A Buckingham man has written a picture book that aims to educate children about trees and woods and how to plant and care for them.
Quercus the oak is the first in a series of stories that Linden Village resident Neil Morton first dreamed up 30 years ago when his own children were young.
It was illustrated by 18-year-old Buckingham resident Zaria Mmanga.
Neil, 75, said: ‘The idea started in 1992. I was a land agent at Bucks County Council and we were managing quite a bit of woodland in the Chilterns and I was designing a nature trail in a wood near of Denham.
“And while designing this trail, I came across this beautiful oak tree, and it was what we would call ‘veneer quality’ – it was absolutely perfect, straight as a dice. There was no branch sticking out from the bole of the tree about 30 feet and was 5 feet in diameter.
“And I thought to myself, how the hell could this tree have survived for so long and been such a magnificent specimen? It was what the Forestry Commission called a “tree bank” – they collected the seeds. And that got me thinking.”
Neil, who has worked in forestry all his life, started making up stories about Quercus the oak tree for his son, Roger.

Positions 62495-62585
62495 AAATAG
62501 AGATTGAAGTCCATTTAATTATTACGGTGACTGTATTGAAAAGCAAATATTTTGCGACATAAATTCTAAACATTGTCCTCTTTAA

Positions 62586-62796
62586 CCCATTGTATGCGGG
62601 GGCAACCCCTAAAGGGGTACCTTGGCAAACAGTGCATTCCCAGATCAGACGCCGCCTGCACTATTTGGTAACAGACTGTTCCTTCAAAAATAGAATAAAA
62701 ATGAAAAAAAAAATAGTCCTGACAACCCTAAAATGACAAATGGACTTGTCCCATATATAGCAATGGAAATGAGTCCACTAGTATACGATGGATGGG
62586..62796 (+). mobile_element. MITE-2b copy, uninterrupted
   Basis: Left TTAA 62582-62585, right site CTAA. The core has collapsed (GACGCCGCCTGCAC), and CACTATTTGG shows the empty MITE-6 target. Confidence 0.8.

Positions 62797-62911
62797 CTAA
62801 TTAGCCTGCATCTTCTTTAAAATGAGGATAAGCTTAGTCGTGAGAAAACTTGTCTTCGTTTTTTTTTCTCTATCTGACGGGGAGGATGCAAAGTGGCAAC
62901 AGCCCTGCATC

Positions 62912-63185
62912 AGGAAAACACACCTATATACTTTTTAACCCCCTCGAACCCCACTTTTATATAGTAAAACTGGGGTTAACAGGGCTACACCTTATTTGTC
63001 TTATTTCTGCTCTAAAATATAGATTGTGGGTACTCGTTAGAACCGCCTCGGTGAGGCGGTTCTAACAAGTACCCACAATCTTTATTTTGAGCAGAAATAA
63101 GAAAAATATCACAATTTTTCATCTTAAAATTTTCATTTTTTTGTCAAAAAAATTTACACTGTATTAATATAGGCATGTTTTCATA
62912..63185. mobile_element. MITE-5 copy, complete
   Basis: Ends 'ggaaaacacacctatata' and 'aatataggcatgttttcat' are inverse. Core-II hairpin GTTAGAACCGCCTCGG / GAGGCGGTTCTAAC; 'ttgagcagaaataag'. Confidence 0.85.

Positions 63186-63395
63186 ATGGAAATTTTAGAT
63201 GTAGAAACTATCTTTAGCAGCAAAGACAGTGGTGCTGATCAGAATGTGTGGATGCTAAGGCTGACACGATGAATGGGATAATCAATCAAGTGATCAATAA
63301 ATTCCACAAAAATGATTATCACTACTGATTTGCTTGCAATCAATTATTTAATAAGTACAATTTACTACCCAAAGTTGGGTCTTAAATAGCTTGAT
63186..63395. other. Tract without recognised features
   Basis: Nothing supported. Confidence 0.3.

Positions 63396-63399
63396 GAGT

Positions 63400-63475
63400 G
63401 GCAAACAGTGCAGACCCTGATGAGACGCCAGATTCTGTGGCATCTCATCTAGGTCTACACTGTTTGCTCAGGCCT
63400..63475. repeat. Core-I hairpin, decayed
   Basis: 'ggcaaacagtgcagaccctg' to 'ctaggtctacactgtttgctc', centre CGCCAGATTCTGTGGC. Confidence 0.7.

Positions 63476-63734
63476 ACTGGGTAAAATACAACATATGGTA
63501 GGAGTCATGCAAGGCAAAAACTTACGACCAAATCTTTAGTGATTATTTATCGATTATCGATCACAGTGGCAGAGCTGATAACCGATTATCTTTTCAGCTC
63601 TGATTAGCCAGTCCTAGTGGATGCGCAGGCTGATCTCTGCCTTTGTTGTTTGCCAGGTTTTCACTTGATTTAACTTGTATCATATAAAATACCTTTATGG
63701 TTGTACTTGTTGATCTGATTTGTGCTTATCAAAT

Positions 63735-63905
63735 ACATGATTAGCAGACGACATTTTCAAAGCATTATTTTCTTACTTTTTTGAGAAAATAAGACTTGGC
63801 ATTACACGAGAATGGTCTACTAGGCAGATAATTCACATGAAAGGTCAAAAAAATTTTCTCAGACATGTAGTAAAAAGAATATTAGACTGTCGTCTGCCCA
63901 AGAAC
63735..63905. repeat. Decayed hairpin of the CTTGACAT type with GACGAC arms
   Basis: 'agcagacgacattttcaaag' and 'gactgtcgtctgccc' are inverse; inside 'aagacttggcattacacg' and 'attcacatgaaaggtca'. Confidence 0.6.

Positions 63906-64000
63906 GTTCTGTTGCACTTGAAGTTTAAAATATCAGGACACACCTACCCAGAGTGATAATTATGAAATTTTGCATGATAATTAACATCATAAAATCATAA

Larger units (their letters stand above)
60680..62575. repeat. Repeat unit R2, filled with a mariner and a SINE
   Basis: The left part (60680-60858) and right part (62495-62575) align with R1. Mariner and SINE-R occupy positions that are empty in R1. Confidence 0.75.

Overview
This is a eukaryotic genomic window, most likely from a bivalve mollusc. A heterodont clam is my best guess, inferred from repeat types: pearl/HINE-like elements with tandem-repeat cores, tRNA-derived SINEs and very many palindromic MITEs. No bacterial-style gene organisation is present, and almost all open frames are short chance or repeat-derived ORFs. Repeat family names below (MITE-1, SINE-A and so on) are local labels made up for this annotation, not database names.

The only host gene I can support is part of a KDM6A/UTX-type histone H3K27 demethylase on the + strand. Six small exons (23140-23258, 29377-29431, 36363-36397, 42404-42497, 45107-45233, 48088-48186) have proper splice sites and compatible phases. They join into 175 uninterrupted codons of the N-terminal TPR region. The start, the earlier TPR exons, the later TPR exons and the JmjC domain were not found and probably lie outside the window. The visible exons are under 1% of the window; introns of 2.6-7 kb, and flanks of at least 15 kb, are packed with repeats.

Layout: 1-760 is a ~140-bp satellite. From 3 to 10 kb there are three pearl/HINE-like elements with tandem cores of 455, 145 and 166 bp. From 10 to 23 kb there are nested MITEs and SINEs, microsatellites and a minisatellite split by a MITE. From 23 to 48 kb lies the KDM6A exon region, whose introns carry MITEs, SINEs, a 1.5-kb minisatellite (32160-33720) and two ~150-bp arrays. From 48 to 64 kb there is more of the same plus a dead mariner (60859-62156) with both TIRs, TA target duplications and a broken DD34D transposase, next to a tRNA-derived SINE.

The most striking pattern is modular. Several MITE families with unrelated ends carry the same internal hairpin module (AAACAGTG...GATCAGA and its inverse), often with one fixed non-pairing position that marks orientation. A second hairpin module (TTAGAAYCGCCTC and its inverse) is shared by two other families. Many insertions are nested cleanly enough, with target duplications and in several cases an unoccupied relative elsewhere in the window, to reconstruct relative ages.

“I wrote the first two books pretty quickly,” he said. “Sitting in a wood looking around I decided to tell a story about how a small acorn grew into a big tree.”
“Forestry has been a passion of my life and I can do anything from felling a tree to sawing and maintaining it, so I know what those little trees have to endure.
“And the story is based on that – it’s an education for young children in the routines of a wood, wrapped up in a story about the relationships of the trees to each other.”
And Neil has more books in the series lined up, following Quercus as he grows into a mature oak tree.
“I’ve written four of the books and I’m on my fifth,” he said. “And assuming I live long enough, I’ll make it to book 10!”
And he added: “You’d be amazed at how much of an effect historical events have on timber management.”
“Book eight is the Napoleonic Wars and the Battle of Trafalgar, and this tree, Quercus, who is now quite tall, meets Lord Nelson walking through the woods.
“Because it’s a historical fact that Nelson was stunned that 6,000 trees had to be felled to build The Victory, so he was determined to go around and replant some of the deficit.”
Books 9 and 10 cover the period from World War I to the present day.
“I’m not going to tell you the ending of the story because I haven’t quite decided,” Neil said, “but the real ending is a bit drastic and has already happened.”
Neil hopes the instructions in his books will help schools learn how to design nature walks and take care of trees.